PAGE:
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Default Bail

  • 07 Dec 2021
  • 7 min read

Why in News

Recently, the National Investigation Agency (NIA) has filed an appeal against the Bombay High Court order, which granted statutory bail to lawyer-activist Sudha Bharadwaj.

  • Bail is the conditional/provisional release of a person held under legal custody (in matters which are yet to be pronounced by the Court), by undertaking a promise to appear in the Court as and when required.

Key Points

  • About Default Bail:
    • Legal Source: This is a right to bail that accrues when the police fail to complete investigation within a specified period in respect of a person in judicial custody.
      • It is also known as statutory bail.
      • This is enshrined in Section 167(2) of the Code of Criminal Procedure.
    • Supreme Court Judgment: In Bikramjit Singh case 2020, the Supreme Court had observed that the accused gets an indefeasible right to 'default bail' if he makes an application after the maximum period for investigation of an offence is over, and before a charge sheet is filed.
      • Right to default bail under Section 167(2), CrPC not merely a statutory right, but part of procedure established by law under Article 21.
    • Underlying Principle: In general, the right to bail on the investigation agency’s default is considered an ‘indefeasible right’, but it should be availed of at the appropriate time.
      • Default bail is a right, regardless of the nature of the crime.
      • The stipulated period within which the charge sheet has to be filed begins from the day the accused is remanded for the first time.
      • Under Section 173 of CrPC, the police officer is obligated to file a report after the completion of the necessary investigation of an offence. This report is called the Charge Sheet in common parlance.
    • Time Period: The issue of default bail arises where it is not possible for the police to complete an investigation in 24 hours, the police produce the suspect in court and seek orders for either police or judicial custody.
      • For most offences, the police have 60 days to complete the investigation and file a final report before the court.
      • However, where the offence attracts death sentence or life imprisonment, or a jail term of not less than 10 years, the period available is 90 days.
      • In other words, a magistrate cannot authorise a person’s judicial remand beyond the 60-or 90-day limit.
      • At the end of this period, if the investigation is not complete, the court shall release the person “if he is prepared to and does furnish bail”.
    • Special Cases: The 60- or 90-day limit is only for ordinary penal law. Special enactments allow greater latitude to the police for completing the probe.
      • In the Narcotic Drugs and Psychotropic Substances Act 1985, the period is 180 days, which can be extended up to one year.
      • In the Unlawful Activities (Prevention) Act 1967, the default limit is 90 days only, which can be extended to another 90 days.
      • This extension can be granted only on a report by the Public Prosecutor indicating the progress made in the investigation and giving reasons to keep the accused in continued detention.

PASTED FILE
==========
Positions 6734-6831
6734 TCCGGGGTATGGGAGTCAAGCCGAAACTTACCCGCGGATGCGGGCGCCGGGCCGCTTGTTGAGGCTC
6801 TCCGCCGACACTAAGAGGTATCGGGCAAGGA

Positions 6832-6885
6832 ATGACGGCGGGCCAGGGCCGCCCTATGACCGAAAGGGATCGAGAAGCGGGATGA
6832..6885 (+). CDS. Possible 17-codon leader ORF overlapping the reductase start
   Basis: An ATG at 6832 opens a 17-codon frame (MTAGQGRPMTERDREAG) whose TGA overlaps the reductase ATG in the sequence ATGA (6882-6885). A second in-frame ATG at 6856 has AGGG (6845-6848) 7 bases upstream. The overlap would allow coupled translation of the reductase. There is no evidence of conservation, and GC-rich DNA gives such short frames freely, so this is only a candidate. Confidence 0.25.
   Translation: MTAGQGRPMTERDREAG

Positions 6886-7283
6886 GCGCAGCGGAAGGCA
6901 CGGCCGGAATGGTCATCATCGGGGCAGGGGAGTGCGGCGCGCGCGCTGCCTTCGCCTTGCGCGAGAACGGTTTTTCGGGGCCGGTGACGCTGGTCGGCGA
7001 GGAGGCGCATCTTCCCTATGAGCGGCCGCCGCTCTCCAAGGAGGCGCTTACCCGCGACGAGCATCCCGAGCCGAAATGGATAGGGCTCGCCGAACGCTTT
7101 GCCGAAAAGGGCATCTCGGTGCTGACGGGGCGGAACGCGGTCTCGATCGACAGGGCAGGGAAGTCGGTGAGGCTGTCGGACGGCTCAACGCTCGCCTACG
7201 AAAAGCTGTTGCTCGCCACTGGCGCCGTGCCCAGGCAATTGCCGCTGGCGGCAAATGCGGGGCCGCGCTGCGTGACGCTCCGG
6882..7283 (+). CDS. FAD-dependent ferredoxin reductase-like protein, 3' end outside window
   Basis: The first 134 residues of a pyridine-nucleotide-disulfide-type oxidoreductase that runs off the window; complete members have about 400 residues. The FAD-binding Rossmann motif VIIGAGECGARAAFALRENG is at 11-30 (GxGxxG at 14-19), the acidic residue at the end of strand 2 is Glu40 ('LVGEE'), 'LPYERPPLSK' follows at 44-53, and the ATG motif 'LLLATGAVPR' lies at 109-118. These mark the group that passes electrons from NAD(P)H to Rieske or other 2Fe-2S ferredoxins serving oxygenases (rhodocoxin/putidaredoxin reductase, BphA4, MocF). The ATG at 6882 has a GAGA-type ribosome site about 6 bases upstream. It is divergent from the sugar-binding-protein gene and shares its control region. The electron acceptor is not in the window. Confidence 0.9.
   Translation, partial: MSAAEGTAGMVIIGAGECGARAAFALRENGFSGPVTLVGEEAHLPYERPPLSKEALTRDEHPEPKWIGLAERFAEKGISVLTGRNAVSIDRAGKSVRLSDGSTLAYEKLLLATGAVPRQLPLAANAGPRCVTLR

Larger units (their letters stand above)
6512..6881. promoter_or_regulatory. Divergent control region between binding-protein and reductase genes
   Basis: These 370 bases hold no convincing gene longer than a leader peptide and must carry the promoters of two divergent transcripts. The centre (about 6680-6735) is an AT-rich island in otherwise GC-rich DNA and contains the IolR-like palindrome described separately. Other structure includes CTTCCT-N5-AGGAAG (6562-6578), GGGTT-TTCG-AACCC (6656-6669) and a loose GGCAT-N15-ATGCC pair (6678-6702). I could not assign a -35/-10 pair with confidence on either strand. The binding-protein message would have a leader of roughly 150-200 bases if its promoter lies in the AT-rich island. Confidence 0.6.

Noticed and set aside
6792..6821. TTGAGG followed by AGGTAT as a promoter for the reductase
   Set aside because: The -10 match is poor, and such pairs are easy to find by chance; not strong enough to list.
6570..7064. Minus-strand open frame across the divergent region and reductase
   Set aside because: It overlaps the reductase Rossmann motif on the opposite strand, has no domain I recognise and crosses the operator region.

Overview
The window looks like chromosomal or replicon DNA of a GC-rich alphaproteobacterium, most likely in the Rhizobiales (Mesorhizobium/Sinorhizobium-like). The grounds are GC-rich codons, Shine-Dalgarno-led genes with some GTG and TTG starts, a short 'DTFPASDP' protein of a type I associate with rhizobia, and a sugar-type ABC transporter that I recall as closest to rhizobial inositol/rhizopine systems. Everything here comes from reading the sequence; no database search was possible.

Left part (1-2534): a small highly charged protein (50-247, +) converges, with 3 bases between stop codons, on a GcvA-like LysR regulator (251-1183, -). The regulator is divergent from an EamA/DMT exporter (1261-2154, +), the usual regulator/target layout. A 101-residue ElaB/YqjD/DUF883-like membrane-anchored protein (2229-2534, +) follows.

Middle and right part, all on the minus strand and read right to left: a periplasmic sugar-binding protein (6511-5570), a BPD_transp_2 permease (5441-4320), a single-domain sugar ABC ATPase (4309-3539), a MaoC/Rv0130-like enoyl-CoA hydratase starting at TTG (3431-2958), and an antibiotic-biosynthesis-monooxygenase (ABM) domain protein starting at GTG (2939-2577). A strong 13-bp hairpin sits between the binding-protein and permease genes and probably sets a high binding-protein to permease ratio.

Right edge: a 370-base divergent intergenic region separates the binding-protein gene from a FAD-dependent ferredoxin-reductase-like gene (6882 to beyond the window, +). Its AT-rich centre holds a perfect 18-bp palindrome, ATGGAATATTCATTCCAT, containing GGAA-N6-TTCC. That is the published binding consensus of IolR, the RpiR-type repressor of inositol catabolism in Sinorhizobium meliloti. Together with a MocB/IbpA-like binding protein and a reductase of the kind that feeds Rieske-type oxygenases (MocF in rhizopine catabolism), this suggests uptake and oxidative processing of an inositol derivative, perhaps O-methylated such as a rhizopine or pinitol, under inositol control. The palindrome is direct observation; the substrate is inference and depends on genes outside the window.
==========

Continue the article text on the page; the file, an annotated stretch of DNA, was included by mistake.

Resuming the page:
• These provisions show that the extension of time is not automatic but requires a judicial order.

Other Types of Bail in India:

  • Regular Bail: It is a direction given by the Court (any Court within the country) to release a person who is already under arrest and kept in police custody. For such Bail, a person can file an application under Section 437 and 439 of the CrPC.
  • Interim Bail: Bail granted for a temporary and short period by the Court till the application seeking Anticipatory Bail or Regular Bail is pending before a Court.
  • Anticipatory Bail: A direction issued to release a person on Bail even before the person is arrested. In this situation, there is apprehension of arrest and the person is not arrested before the Bail is granted.

Constitutional Provisions Related To Arrest

  • Article 22 grants protection to persons who are arrested or detained. Detention is of two types, namely, punitive and preventive.
    • Punitive detention is to punish a person for an offence committed by him after trial and conviction in a court.
    • Preventive detention, on the other hand, means detention of a person without trial and conviction by a court.
  • Article 22 has two parts—the first part deals with the cases of ordinary law and the second part deals with the cases of preventive detention law.
Rights Given Under Punitive Detention Rights Given Under Preventive Detention
  • Right to be informed of the grounds of arrest.
  • The detention of a person cannot exceed three months unless an advisory board reports sufficient cause for extended detention.
  • The board is to consist of judges of a high court.
  • Right to consult and be defended by a legal practitioner.
  • The grounds of detention should be communicated to the detenu.
  • However, the facts considered to be against the public interest need not be disclosed.
  • Right to be produced before a magistrate within 24 hours, excluding the journey time.
  • The detenu should be afforded an opportunity to make a representation against the detention order.
  • Right to be released after 24 hours unless the magistrate authorises further detention.
  • These safeguards are not available to an enemy alien.
  • This protection is available to both citizens as well as aliens.

Source: TH

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